The Sherpani Meets Lima Take Two

Our second outing in Lima with the Sherpani took us to the famed Plaza San Martin named for Jose San Martin who, in 1821, entered Lima and formally declared independence. After being educated in Spain, San Martin rose to prominence in his home country of Argentina when he returned to lend his efforts to South America's fight for independence from Spain. He helped liberate both Argentina and Chile before seizing power in Peru. Eventually he was appointed Protector of Peru and ultimately became the country's first President. Early in his presidency, San Martin met with the great liberator of the North, Simon Bolivar. As a result of this meeting, San Martin mysteriously resigned his positions in the government and the army and sailed for France where he died in 1850. Bolivar finished the complete liberation of Peru and eventually the Congress voted to name part of Peru in his honor (i.e. Bolivia).

There are numerous monuments to Bolivar throughout Peru, but the Plaza San Martin is rightfully dedicated to the man who first fought to wrest Peru from Spain. In the center of the plaza is a large bronze statue of San Martin erected on the hundredth anniversary of Martin's arrival in Peru. On the base of the monument is a statue of Madre Patria, the symbolic mother of Peru. Notice on her head sits a llama. The original commission called for her to have a crown of flames. The Spanish word for flame is llama and clearly something was lost in the translation. The plaza is surrounded on 3 sides by large french-style buildings. One of the more famous of these is the Gran Hotel Bolivar -- famous mostly not for its beautiful architecture but for its luxurious bar and pisco sours (a uniquely Peruvian drink). Before leaving the plaza, we ate lunch at El Estadio Futbol Club -- a delightfully cool (it was a very hot day), soccer-themed restaurant. The food was also good and reasonably priced even though the restaurant was clearly a tourist trap. From the plaza we walked down the pedestrian street Jiron de la Union that connects the Plaza San Martin with the better known Plaza de Armas.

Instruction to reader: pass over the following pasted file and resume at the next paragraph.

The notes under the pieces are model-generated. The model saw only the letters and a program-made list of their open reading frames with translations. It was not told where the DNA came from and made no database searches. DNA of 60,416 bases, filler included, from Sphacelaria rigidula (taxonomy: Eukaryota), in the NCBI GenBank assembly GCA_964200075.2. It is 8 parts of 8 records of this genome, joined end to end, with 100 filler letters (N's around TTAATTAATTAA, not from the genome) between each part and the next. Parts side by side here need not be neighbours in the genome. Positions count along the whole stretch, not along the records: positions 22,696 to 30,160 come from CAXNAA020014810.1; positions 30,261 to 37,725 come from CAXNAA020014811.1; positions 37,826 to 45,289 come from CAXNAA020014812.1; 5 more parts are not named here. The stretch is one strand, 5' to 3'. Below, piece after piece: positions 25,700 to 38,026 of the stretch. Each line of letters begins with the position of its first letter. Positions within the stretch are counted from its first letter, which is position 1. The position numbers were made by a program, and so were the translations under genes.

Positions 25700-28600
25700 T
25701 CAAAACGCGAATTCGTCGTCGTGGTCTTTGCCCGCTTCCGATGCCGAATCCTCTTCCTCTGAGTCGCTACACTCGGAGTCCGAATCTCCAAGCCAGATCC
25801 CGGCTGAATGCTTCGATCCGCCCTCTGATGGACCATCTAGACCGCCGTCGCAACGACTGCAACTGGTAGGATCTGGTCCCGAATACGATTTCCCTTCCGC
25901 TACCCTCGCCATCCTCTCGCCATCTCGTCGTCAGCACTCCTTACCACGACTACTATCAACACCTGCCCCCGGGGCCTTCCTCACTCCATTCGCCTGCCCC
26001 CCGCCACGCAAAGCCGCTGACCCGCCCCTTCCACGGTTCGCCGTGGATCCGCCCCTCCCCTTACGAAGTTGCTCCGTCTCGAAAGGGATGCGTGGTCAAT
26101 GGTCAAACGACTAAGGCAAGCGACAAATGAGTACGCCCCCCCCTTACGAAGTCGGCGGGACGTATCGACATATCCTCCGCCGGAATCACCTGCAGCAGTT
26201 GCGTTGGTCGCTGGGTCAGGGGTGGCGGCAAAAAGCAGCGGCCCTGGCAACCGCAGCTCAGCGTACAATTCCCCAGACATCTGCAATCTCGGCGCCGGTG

Along the way we passed Iglesia de la Merced, the first house of worship built in Lima. It was built by Hernando Pizarro (brother of Francisco Pizarro, the Spanish explorer who conquered the Incas and founded Lima in 1535) on the site where religious services were first held. The current structure was finished in 1704 and the facade was built in the baroque style. The interior of the church is equally intricate but too dark for our camera to do it justice. After the church, we visited the Correo Central (the post office). The exterior is surprisingly intricate and reminded us of the Old Post Office in Washington, DC which I have always thought looked more like a Gothic cathedral than a place to buy stamps. There is a small museum in the building, but it was underwhelming at best.

Wednesday, April 18, 2007

And...we're back!

When we last left our heroes they were tramping around Lima, Peru, teaching their child the joys of riding high in the Sherpina. Since then they have at last visited the famed and truly spectacular Machu Picchu, hit some more of the lovely, yet limited, highlights of Lima, fished for Piranhas, played with monkeys, and sailed the mighty Amazon. On the horizon is a trip to Lake Titicaca, the highest (12,500 ft.+), navigable Lake in the world. Clearly we have much about which to blog. Suffice it to say we have officially and finally come up for air and are apparently now drowning in cliches. More to come...both cliches and posts...